Photo by pxhere.com.
No matter how you celebrate this holiday season, chances are it will be remarkably similar to the way you celebrated last year. December is a time that we cling to our family traditions — even when those traditions consist of, for example, not celebrating Christmas by going to a movie and then out for Chinese food, as many Jewish families do.
While the religious observances of the season are an important part of the celebration for some, for others the holidays are more about family and the sense of connectedness that enjoying the annual rituals reinforces.
Whatever the activity — whether it’s decorating the tree with the family, lighting the menorah during Hanukkah, exchanging special gifts, preparing traditional meals, sending cards, baking cookies, clothing the homeless or hosting gatherings at your home, it becomes a tradition when it’s repeated each year.
“These traditions are the factors that help hold us together and help us identify who we are,” said sociologist Herbert Smith. “If it’s done enough, people expect it and if it’s positive enough, people want it. The key is not so much of doing anything elaborate or expensive; anything that’s done within the family that creates a sense of ‘we-ness’ is what you want to establish.”
Here’s a look at how some local families will be celebrating that “sense of we-ness” this holiday season and in the years to come.
“Spending quality time with family you wouldn’t normally get to see,” is a favorite part of the holidays for student Rollin Gartzke, a sentiment echoed by many.
Another student, Tony Tan, said he likes, “Seeing all my old relatives and just talking about life in general.”
Gift giving also plays a part in family favorites.
“Some of my favorite traditions are letting the kids open one present on Christmas Eve, playing Christmas music while we decorate the tree, and driving around to look at neighborhood Christmas lights,” said Matt Randmaa, an electrical engineer.
Dos Pueblos High student Rashad Crew said his favorite holiday tradition was “giving presents and spinning dreidels.
“Christmas breakfast is a big deal in our family, involving Chelsea rolls, grapefruit and an attempt by parents to stretch out the meal as long as possible. It has become a time-honored tradition for the kids to lobby constantly for an end to breakfast and a start of the opening of presents,” said Steve Parry, a venture capitalist.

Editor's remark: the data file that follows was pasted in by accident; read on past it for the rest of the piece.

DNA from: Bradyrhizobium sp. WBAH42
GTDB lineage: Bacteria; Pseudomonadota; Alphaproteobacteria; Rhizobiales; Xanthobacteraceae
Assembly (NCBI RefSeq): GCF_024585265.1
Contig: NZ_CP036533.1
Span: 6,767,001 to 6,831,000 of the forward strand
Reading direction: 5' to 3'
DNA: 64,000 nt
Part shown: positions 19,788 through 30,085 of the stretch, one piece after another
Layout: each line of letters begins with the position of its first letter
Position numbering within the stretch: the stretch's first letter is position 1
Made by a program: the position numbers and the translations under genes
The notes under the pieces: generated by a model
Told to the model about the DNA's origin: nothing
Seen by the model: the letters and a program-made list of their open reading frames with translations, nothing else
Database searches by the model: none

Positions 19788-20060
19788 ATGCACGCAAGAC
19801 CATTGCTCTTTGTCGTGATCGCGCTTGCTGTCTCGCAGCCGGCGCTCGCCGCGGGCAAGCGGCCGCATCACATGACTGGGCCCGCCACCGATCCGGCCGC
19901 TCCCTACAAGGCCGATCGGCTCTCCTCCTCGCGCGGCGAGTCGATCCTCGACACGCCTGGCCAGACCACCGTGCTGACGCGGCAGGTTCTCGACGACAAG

Whether it’s Chelsea rolls or turkey, tamales or latkes, food definitely plays a big role in South Coast holiday celebrations.
“Eating latkes, spinning the dreidel and making pictures of cool holiday things,” are some of 10th-grader Emily Solomon’s favorite traditions.
“Eating latkes and opening presents” also got a vote from 10th-grader Ariel Horwitz.
“Each year, my extended family, despite having not the slightest bit of Mexican ancestry, has tamales with rice, beans and salsa for Christmas dinner. How this came about, I do not know; someone just decided that having tamales each year would be a novel idea,” said Grant Smith, a Cate School sophomore.
“Also, every year since I can remember, my family put up a quilted Advent calendar with Velcro pieces on the first of each December. Until about two years ago, my sister and I would argue every morning over who would get to put up the day’s piece, which I suppose is a tradition in itself,” said Smith, who added, “I’ve since let go and allow her to put all of the pieces up.”
“Some of my favorite holiday traditions are everyone going to the local elementary school to play baseball, football and handball while the Christmas feast is cooking, and baking Christmas cookies on Christmas Eve day then having the family over that night to eat them … The kids put out cookies and milk for Santa and carrots for the reindeer then go online to norad.com to see where Santa is located,” said Kathy Randmaa, an attorney.
“I like going up to the mountains after Christmas and having another big celebration there and playing in the snow. I also like driving around looking at Christmas lights,” said Randmaa’s third-grade son, Kurtis.
Indeed our childhood memories often become more vivid at Christmas.
“The holiday tradition I remember as a child was going to my grandfather’s house on Christmas Day. There were seven granddaughters and he always bought us identical dolls and had a dressmaker make three or four outfits for these dolls, said Diane Freeman, a nurse.
“Grandfather had a hard time changing this habit and the last doll I got from him was in my senior year in high school when he gave us all three-foot tall dolls that would walk with you if you held her hand,” Freeman said.
“I grew up in a Jewish home, so we celebrated Hanukkah when I was small,” said Daniel T. Colbert, a venture capitalist. “We did the usual things — lighting of the candles each night. While I was small, we received presents each of the eight nights! In those years, we felt luckier than our Christian friends! As an adult with my own family, we would always walk the neighborhood in the evening near Christmas, to see the lights on all the houses.”
Just think, as you admire the lights in your own neighborhood this year, inside they could be celebrating the holidays with traditions like some of these.